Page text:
[quote]Frankly I very much doubt most people even know what "teleological" means, or hold to a purely teleological position. "God helps those who help themselves" is not particularly teleological, but rather an attempt to handle the cognitive dissonance between the help god promises in most interpretations of Christianity vs what people experience.[/auote]

People don’t need to know what “teleological” means to hold teleological beliefs. Attributing design to nature, attributing inherent purpose and aims, attributing a transcendent moral order, a moral arc to the universe, to human existence, would qualify as holding teleological views. As well holding to a belief in a universe in which the faithful are rewarded, and the unfaithful punished.

And no, a belief that God helps those that help themselves doesn’t negate teleology.

[quote]
They are far too dour and While your god-concept may be centered on the need for purpose and meaning to be externally bestowed, I dispute that it's that front-and-center for most Christians. It's more of an afterthought apologetic that they're parroting than a real belief that they're embracing and living.

And I’d wager that you can gather any group of theists, and express your take on what they believe as opposed to what i state about their beliefs, and I have little doubt that they’ll agree with my take, and not yours.

Atheists such as yourself might be quite confident about your take on theism, perhaps appealing to their own experiences as theists. But I’ve been among your type for over a decade, hearing you tell me what my conservative evangelical friends believe, what theists believe. What I recognize is that the view among folks like yourself rarely ever passes beyond the superficial, that it appears as a requirement. That in order to be a typical atheists, one has to possess a very shallow understanding of religion and god, to sustain it.

I’m sure you believe otherwise, but I can honestly tell you, your attempts to convey what folks like myself, the typical conservative evangelical community I belong to, historical theism, is shallow to the point of cringe. But go head, huff and protest otherwise, in your little vacuum chambers.







(15-08-2017 06:18 AM)Tomasia Wrote:  Well I’ve been among folks like yourself for over a decade, and no matter how much time they’ve spent with theists, one thing remains constant that they do a shitty job trying to convey what they believe. Your example of comparing a belief in God to big foot, is one example.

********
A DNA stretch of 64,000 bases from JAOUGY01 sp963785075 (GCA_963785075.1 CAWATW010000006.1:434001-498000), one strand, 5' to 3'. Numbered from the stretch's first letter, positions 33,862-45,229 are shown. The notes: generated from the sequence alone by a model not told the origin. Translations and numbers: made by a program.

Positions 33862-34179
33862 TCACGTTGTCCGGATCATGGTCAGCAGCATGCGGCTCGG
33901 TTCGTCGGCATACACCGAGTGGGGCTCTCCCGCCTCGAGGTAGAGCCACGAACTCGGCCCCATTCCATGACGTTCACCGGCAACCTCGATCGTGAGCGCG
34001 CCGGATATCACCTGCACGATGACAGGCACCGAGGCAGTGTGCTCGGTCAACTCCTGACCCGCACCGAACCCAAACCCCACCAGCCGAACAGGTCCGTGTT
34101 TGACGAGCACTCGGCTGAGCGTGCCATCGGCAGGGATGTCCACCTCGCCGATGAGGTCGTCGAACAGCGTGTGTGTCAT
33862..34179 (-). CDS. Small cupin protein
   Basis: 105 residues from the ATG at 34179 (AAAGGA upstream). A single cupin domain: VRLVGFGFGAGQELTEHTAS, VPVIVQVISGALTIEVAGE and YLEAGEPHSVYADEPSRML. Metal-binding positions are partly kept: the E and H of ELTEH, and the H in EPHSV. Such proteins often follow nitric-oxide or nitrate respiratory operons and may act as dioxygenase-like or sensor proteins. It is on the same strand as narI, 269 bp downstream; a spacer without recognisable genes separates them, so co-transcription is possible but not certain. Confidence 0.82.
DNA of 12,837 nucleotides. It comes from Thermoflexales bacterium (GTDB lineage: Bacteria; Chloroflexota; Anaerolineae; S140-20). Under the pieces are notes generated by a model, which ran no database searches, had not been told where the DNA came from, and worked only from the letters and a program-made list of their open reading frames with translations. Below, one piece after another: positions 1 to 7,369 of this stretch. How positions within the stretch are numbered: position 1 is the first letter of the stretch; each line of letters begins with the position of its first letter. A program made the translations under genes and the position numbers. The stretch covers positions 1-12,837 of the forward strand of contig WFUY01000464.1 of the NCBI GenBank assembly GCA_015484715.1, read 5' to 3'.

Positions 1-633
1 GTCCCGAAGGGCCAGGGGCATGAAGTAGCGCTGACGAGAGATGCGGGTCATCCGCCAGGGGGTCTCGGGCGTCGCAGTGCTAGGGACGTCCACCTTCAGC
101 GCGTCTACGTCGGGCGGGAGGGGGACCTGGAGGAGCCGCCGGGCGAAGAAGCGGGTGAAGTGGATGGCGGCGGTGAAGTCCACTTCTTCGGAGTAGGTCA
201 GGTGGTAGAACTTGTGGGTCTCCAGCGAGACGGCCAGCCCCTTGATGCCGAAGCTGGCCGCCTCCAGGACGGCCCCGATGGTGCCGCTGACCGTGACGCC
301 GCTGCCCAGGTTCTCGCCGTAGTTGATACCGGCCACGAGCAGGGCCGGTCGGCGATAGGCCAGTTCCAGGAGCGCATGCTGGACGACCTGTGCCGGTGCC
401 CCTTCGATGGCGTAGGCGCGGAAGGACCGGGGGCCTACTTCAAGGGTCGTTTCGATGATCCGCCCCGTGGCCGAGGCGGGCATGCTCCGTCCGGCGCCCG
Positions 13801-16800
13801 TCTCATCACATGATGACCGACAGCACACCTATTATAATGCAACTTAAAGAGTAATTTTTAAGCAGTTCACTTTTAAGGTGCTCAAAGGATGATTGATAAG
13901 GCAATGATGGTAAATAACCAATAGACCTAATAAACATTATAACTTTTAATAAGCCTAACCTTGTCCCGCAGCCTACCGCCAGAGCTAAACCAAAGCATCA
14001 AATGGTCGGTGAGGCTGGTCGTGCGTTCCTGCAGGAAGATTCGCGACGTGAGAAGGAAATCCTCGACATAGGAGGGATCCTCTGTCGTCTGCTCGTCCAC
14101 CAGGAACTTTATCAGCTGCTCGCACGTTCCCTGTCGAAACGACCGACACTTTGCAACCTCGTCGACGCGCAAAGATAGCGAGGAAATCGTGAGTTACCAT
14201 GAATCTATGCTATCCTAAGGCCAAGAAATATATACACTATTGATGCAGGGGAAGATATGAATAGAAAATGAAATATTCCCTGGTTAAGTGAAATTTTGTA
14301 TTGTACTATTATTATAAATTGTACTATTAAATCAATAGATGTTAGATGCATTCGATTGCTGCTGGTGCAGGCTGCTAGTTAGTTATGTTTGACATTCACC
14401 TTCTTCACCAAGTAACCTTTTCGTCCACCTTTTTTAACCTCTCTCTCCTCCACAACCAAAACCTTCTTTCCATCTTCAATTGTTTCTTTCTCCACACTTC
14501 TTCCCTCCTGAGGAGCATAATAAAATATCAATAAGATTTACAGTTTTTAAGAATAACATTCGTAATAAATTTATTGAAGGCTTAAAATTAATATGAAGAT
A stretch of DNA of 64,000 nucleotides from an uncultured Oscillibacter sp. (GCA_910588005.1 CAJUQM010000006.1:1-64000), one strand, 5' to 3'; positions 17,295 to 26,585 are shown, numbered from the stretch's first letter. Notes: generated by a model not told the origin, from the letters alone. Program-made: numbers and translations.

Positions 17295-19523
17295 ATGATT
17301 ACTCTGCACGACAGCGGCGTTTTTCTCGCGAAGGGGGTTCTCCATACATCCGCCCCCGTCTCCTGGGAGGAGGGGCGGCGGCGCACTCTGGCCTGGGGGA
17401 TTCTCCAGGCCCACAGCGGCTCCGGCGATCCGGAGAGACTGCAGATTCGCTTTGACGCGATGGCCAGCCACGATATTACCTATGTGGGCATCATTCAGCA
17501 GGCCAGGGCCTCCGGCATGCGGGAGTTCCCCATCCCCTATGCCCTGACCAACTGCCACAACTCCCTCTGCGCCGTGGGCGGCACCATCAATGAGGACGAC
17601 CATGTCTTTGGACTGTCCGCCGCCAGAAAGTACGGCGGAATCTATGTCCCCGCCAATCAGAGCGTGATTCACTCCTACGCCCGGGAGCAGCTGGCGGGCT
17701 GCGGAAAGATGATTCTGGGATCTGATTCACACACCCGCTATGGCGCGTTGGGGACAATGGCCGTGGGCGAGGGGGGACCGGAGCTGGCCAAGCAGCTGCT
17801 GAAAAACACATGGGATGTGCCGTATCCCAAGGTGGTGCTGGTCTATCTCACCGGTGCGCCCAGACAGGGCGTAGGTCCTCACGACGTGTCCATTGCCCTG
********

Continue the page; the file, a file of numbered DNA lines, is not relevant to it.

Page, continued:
I’m telling you as a theist, a conservative evangelical one at that, your confidence in being able to speak about beliefs such as my own, are not warranted. They are more or less

If you believe in one or more gods, you're a theist, and if you're a theist, you're likely to hold teleological notions, particularly if your position is at all considered. If you don't believe in any gods, you're an atheist, and unlikely to hold teleological notions, particularly if your position is at all considered. Those are definitionally correct statements about god belief and one of the many reasons FOR god belief and I don't see any need to conflate them. Or any reason to argue it any further.





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"Tell me, muse, of the storyteller who has been thrust to the edge of the world, both an infant and an ancient, and through him reveal everyman." ---Homer the aged poet.

"In Him was life, and the life was the Light of men. The Light shines in the darkness, and the darkness did not comprehend it."
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15-08-2017, 12:38 PM
RE: Atheism is the only rational position to take
(15-08-2017 12:31 PM)Tomasia Wrote:  Or any reason to argue it any further.



Yet still...

I believe that we're all kinda lonely. Writing messages on the wall.

You don't really hafta believe in my Gwynnies.

You dont hafta hate me either.

living word
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15-08-2017, 04:26 PM
Atheism is the only rational position to take
(15-08-2017 08:09 AM)Grasshopper Wrote:  What inherent purpose? If things truly had an "inherent" meaning and purpose, you wouldn't need any god to give them one, now would you? If you assume that this "inherent" purpose necessarily implies god, then it isn't really inherent. Make up your mind.


Plenty of things have an inherent purpose. A watch has an inherent or intrinsic purpose of telling time, one endowed upon it by its creator, made into a property of the object itself.


A novel, or story may contain intrinsic meaning, endowed upon it by its author, ascribing to it moral, or purpose to be learned of by his readers. It’s property of the novel itself, a part of its very fabric